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    TOC | Pulm

Idiopathic Pulmonary Fibrosis

The term pulmonary fibrosis describes a heterogeneous group of pulmonary diseases characterized by interstitial inflammation (alveolitis), thickening of the alveolar walls, and varying degrees of parenchymal destruction and fibrosis. More than 160 individual diseases associated with pulmonary fibrosis have been identified.  Despite this long list, an underlying etiology is not found in more than 50% of patients even after intensive investigation. These cases are referred to as idiopathic pulmonary fibrosis (IPF), also called Hamman-Rich syndrome, diffuse interstitial fibrosis, diffuse or cryptogenic fibrosing alveolitis. The exact incidence is unknown, but is estimated to be 3 to 5 cases per 100,000 population. Patients are often middle-aged, usually between 40 and 70 years of age. Familial cases do exist and follow a simple autosomal dominant pattern of transmission.

I. Clinical presentation

A. Symptoms and signs

The insidious and progressive development of shortness of breath, initially during exercise, and a nonproductive cough are the most common complaints (80-100%) and are often present 12-24 months before presentation. A small percentage of patients may present with abnormal chest x-rays without respiratory symptoms but invariably develop symptoms as the disease progresses. Up to 50% of patients develop systemic or constitutional symptoms (e.g., fatigue, weight loss, fever, myalgias, and arthralgias). Examination of the chest reveals late respiratory fine dry crackles ("Velcro rales") at the bases. Late in the course of disease, clubbing of the fingers and evidence of cor pulmonale and pulmonary hypertension (augmented P2, S3 gallop, right ventricular heave) are often found.

B. Laboratory findings

Hypergammaglobulinemia (80%), an elevated erythrocyte sedimentation rate (50%), positive rheumatoid factor (30%), positive antinuclear antibodies (15%-20%), and circulating immune complexes are all relatively common with IPF but are nonspecific. Polycythemia rarely occurs even with hypoxemia.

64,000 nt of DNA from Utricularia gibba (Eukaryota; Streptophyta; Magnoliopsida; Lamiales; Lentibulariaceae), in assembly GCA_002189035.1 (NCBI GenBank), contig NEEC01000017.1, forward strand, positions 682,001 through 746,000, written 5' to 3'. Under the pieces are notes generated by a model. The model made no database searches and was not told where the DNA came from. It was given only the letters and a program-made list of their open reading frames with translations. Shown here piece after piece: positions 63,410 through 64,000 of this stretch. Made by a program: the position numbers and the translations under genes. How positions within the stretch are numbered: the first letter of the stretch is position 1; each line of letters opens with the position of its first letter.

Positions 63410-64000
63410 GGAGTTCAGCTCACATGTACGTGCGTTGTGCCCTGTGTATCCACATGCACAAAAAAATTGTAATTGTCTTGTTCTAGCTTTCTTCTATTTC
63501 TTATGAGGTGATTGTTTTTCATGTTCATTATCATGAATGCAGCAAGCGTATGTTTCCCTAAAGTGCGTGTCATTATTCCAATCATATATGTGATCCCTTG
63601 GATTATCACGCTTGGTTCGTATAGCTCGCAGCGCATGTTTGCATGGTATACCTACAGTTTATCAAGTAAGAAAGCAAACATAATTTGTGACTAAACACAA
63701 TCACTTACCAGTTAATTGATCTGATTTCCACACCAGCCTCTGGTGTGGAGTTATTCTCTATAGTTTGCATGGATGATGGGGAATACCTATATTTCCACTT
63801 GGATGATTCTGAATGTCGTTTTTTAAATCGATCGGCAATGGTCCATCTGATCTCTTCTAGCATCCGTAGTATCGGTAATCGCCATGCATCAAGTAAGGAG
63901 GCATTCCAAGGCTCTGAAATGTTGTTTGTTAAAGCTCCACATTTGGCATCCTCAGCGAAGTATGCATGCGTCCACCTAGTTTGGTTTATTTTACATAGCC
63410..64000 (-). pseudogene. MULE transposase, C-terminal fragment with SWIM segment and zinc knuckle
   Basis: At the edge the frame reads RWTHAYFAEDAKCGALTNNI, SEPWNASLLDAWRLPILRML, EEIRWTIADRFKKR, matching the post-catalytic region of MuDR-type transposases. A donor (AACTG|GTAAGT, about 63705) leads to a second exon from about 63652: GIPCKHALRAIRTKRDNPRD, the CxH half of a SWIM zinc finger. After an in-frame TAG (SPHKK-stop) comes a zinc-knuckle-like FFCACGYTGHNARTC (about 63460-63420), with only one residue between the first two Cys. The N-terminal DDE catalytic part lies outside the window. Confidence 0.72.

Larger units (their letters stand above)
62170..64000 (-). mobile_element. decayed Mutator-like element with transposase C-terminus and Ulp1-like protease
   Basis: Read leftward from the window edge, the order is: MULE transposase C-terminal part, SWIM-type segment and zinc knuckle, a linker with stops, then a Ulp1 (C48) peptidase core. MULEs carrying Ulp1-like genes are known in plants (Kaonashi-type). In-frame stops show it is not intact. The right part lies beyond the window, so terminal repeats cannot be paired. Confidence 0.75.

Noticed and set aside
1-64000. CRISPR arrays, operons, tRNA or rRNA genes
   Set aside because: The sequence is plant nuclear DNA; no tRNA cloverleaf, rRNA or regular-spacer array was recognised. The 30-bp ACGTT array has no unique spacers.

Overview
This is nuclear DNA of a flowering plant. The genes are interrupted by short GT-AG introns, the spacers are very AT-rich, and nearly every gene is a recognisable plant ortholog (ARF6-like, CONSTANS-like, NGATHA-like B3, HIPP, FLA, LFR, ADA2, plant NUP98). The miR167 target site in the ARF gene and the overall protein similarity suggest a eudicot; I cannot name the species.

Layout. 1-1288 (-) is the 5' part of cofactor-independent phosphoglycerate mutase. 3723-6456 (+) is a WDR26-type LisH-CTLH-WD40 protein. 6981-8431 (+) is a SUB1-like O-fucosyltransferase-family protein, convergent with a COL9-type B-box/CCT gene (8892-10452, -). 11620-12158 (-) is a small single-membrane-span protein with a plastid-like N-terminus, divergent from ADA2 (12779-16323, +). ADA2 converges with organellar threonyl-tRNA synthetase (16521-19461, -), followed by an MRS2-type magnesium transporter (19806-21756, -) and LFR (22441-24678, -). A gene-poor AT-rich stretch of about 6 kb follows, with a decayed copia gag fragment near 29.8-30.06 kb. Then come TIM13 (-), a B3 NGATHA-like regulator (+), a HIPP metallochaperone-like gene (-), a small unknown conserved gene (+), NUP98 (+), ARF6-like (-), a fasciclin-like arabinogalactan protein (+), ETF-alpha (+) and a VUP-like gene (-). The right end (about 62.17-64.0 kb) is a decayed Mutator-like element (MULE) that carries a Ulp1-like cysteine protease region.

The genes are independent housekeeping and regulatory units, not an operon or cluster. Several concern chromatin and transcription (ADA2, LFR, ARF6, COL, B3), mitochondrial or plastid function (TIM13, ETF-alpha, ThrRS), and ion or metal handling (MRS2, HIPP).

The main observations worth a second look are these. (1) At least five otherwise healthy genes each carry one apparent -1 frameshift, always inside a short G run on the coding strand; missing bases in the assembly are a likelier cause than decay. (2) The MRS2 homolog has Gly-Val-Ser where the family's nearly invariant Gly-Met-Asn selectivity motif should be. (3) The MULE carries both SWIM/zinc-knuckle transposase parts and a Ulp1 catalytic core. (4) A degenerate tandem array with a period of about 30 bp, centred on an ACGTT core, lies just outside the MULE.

C. Radiographic and nuclear medicine findings

Initially, the chest x-ray reveals a nonspecific, bilateral, fine reticular or reticulonodular pattern, which is most apparent in the lung bases. Serial chest x-rays show progressive coarse reticulation, 5- to 10-mm thin-walled cysts (honeycomb lung), and loss of lung volume. Pleural involvement is not a part of IPF. The correlation between plain chest x-ray and clinical or histopathologic stage is poor, and up to 10% of patients with IPF have normal chest x-rays. High-resolution computed tomography (HRCT) is very sensitive in detecting IPF and is especially useful in patients with normal chest x-rays. HRCT reveals the peripheral predominance of the interstitial densities, and the patchy nature of the involvement with areas of normal tissue. Gallium-67 lung scintigraphy does suggest active alveolitis when positive, but is nonspecific, correlates poorly with clinical or histopathologic stage, and if negative, does not exclude disease. The utility of gallium scintigraphy is therefore unclear.